A question for Rumsfeld: "Why did you lie?"

At a speech in Atlanta, a member of the audience forces Rumsfeld to answer the kinds of questions the press seldom asks.

Tim Grieve
May 5, 2006 12:10AM (UTC)

What has Stephen Colbert wrought?

Donald Rumsfeld was interrupted by protesters several times today as he tried to deliver a speech in Atlanta. The interruptions were brief, but then a critic, former CIA employee Ray McGovern, managed to engage the defense secretary in an extended question-and-answer session about the war. It was the kind of confrontation Rumsfeld seldom faces on the Sunday talk shows he frequents, and it left him, at one point, both stammering and speechless.


Think Progress has the video. Here's the transcript:

Question: So I would like to ask you to be upfront with the American people: Why did you lie to get us into a war that was not necessary, that has caused these kinds of casualties? Why?

Rumsfeld: Well, first of all, I haven't lied ... I'm not in the intelligence business. They gave the world their honest opinion. It appears that there were not weapons of mass destruction there.


Question: You said you knew where they were.

Rumsfeld: I did not. I said I knew where suspect sites were and --

Question: You said you knew where they were: Tikrit, Baghdad, northeast, south, west of there. Those are your words.

Confronted with his own words -- McGovern was quoting from Rumsfeld's March 2003 appearance on ABC's "This Week," during which he said unequivocally that the United States knew where Saddam's WMD were -- Rumsfeld appeared flummoxed. He stammered, "My words -- my words were that --," and then it's unclear what happened next. CNN's camera remained focused on Rumsfeld rather than McGovern, but it appears from Rumsfeld's words that somebody tried to take away McGovern's microphone or remove him from the room. To his credit, Rumsfeld stopped whatever it was from happening.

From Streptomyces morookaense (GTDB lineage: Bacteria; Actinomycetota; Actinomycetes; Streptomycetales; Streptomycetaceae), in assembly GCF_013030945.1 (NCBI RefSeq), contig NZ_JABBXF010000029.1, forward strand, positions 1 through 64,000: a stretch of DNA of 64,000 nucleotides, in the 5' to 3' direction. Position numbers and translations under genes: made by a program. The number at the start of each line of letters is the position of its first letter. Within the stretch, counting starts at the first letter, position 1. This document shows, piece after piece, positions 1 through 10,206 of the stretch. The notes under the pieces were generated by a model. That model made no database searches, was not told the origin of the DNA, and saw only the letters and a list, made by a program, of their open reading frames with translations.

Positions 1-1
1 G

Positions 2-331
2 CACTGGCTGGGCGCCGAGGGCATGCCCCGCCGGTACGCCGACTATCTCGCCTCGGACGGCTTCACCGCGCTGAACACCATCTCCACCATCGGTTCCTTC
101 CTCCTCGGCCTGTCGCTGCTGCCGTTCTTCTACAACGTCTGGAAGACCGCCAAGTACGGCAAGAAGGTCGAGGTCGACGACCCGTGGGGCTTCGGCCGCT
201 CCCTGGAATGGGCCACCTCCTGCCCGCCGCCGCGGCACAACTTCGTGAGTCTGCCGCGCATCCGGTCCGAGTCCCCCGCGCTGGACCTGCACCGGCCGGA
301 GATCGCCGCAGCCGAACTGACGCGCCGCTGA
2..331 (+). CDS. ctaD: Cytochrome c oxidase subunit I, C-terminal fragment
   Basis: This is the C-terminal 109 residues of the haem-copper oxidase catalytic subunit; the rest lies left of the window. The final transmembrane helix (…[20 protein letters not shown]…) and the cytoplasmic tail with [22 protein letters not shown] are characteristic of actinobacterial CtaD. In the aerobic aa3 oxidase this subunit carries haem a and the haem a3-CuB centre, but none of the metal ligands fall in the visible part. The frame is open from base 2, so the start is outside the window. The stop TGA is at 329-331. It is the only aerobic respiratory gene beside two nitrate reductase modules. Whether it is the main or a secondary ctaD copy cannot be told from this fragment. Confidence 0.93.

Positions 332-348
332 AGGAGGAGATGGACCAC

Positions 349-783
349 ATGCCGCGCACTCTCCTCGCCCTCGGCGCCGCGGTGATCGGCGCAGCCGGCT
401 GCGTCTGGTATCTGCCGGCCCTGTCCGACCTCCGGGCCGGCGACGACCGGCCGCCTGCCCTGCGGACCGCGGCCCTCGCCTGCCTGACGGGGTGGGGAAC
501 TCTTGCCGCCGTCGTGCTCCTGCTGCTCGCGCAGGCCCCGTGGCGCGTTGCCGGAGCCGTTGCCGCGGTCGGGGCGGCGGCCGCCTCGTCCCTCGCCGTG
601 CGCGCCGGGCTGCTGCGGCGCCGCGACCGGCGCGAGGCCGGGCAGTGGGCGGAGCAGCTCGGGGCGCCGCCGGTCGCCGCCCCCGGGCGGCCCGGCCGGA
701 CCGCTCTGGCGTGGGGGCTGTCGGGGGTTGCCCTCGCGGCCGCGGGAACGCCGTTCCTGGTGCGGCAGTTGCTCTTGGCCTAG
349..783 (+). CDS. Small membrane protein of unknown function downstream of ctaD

Rumsfeld: No, no, wait a minute, wait a minute. Let him stay one second. Just a second.

Question: This is America.

Rumsfeld: You're getting plenty of play, sir.

Question: I'd just like an honest answer.

Rumsfeld: I'm giving it to you.

Question: Well we're talking about lies and your allegation there was bulletproof evidence of ties between al-Qaida and Iraq.


Rumsfeld: Zarqawi was in Baghdad during the prewar period. That is a fact.

Question: Zarqawi? He was in the north of Iraq in a place where Saddam Hussein had no rule. That's also --

Rumsfeld: He was also in Baghdad.

Question: Yes, when he needed to go to the hospital. Come on, these people aren't idiots. They know the story.


Rumsfeld: Let me give you an example. It's easy for you to make a charge, but why do you think that the men and women in uniform every day, when they came out of Kuwait and went into Iraq, put on chemical-weapon-protective suits? Because they liked the style? They honestly believed that there were chemical weapons. Saddam Hussein had used chemical weapons on his own people previously. He'd used them on his neighbor ... and they believed he had those weapons. We believed he had those weapons.

Question: That's what we call a non sequitur. It doesn't matter what the troops believe; it matters what you believe.

And with that, the moderator cut off McGovern's questioning, saying that he had to turn to other audience members with questions as a "courtesy" to all of them. Good thing, too, because you certainly wouldn't want to be "rude" in a situation like this.

Tim Grieve

Tim Grieve is a senior writer and the author of Salon's War Room blog.

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